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Sunnybrook Boulevard extension back?

Like a bad dream for the local residents and wildlife, Clackamas County has resurrected their $10 million boondoggle that no one wants.

After shelving the new road project almost two years ago the Department of Transportation and Development (DTD) has brought it back as their recommended option for traffic around the Town Center.

In 2011, strong leadership by county commissioners Paul Savas and Jim Bernard shelved the project after five years of detailed public meetings and analysis found that virtually no one but county staff wanted this road project. The list of those opposed to this project is long: city of Milwaukie, all seven of the Milwaukie neighborhood associations, the three local county neighborhood groups, local businesses and all of the ecological organizations concerned about livability and access to nature. Most recently, the current public advisory committee voted unanimously against this project and recommended that the commissioners NOT pursue an extension.

This is the $10 million road that no one wants, and it keeps coming back!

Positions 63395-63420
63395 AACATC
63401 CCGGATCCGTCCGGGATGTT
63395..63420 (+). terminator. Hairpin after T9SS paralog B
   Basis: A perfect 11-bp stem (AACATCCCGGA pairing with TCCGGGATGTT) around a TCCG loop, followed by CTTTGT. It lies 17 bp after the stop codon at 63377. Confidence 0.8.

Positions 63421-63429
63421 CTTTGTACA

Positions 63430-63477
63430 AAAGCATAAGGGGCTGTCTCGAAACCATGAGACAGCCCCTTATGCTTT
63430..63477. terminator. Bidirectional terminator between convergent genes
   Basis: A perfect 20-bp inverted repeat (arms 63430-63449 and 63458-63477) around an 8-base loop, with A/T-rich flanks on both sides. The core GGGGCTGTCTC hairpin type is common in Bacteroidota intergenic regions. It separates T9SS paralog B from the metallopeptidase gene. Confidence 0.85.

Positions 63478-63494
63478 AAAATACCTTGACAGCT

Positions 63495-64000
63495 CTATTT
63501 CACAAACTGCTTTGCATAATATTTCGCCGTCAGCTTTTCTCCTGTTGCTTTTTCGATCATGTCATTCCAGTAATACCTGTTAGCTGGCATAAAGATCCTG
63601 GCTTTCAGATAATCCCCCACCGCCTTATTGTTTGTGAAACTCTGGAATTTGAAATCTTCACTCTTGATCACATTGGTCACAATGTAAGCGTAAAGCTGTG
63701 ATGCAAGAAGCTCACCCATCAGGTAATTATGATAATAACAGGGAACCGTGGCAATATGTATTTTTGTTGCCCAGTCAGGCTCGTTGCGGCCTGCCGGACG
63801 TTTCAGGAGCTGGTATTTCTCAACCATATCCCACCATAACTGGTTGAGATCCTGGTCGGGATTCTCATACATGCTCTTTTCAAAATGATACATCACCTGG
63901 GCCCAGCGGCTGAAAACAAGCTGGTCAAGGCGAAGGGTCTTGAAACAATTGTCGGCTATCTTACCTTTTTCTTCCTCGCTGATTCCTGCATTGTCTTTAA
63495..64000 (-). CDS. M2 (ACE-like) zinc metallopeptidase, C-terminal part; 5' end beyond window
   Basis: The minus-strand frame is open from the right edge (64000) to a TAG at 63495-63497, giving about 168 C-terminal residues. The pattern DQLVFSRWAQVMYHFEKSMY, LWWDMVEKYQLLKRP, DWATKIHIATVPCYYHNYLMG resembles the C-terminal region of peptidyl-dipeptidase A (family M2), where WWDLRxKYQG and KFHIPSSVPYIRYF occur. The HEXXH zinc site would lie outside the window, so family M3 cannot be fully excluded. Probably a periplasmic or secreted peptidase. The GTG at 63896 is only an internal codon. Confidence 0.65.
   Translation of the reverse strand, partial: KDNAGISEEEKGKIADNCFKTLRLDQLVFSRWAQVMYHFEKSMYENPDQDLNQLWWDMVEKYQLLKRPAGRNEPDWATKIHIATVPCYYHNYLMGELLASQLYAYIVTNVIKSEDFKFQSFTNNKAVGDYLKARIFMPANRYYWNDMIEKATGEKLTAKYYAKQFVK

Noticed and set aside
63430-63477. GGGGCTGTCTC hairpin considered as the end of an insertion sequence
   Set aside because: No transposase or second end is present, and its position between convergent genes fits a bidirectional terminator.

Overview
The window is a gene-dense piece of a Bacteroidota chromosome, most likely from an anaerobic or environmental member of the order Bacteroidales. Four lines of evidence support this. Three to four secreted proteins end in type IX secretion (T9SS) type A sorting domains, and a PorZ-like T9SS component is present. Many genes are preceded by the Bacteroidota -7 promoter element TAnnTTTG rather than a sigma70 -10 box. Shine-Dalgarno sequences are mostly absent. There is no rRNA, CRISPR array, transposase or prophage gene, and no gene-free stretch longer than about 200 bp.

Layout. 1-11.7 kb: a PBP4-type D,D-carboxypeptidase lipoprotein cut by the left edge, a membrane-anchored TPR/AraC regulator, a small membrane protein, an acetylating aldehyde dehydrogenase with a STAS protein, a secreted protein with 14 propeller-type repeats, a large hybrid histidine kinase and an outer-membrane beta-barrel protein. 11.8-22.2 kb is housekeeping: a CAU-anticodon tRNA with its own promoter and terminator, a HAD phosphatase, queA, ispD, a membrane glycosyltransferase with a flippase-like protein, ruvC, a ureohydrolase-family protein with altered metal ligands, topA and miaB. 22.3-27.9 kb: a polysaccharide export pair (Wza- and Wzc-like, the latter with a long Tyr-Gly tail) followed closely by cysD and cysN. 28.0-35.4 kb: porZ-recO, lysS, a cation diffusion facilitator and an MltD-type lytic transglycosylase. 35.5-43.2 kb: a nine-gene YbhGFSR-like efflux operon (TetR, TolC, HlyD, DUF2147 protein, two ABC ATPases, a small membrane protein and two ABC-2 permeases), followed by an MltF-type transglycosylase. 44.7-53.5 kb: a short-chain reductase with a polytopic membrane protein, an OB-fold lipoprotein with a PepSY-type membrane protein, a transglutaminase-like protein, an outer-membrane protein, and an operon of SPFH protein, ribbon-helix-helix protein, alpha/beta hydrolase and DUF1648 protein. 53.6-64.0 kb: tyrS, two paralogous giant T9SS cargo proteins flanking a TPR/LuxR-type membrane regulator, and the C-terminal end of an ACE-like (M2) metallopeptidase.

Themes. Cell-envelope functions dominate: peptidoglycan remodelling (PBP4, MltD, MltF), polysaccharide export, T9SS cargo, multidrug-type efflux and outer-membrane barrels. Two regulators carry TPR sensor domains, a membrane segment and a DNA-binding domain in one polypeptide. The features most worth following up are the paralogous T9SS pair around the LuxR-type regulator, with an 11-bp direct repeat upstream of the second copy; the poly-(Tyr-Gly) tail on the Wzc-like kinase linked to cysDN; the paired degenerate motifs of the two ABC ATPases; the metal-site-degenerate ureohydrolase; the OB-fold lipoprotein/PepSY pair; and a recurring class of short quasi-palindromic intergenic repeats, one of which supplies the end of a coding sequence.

The DTD wants to push Sunnybrook at 82nd Avenue through to Fuller Road.This new road would significantly impact an old-growth White Oak forest, cut off safe access from the Clackamas Community College campus down to the 89-acre wetland/forest natural area AND move the increased traffic to a roundabout at Harmony and Fuller.

For the Sunnybrook project to “succeed” DTD must also widen Harmony Road, buy out properties along the way, and shut down businesses in the way at Linwood Avenue/Railroad Avenue/Lake Road and build a bridge over the railroad tracks.

Last time, the DTD said this bridge would cost $35 million they did not have. Now, the DTD says the entire Harmony rebuild including the bridge will “only cost” $20 million that they still don’t have.

Bottom line, Sunnybrook will create more traffic at Fuller and Harmony roads with an unfunded bridge to move the traffic.

Despite overwhelming opposition, the county has already wasted over a million dollars of public money studying and planning for this project. Let’s not waste another dime on this nightmare!

Yet again, our voices need to be heard by the county staff and elected officials. This plan is still in committee and will be forwarded to the commissioners as the preferred alternative on the Transportation System Plan. Once it is on the plan, it is hard to get it off.

NOW is the time to stop this disastrous project (again) and FINALLY! We need to let our elected officials know that the local citizens believe in safe neighborhoods and schools, access to beautiful natural areas and clean water for the people of Milwaukie.

Beth and Lynn Kelland co-lead the Linwood neighborhood association, and Chris Runyard is a steward of the 3-Creeks Natural Area. The county’s transportation advisory committee meets in the Development Services Building, 150 Beavercreek Road, Oregon City, on Wednesday, April 17, at 4 p.m. and on Tuesday, April 23, at 6 p.m.



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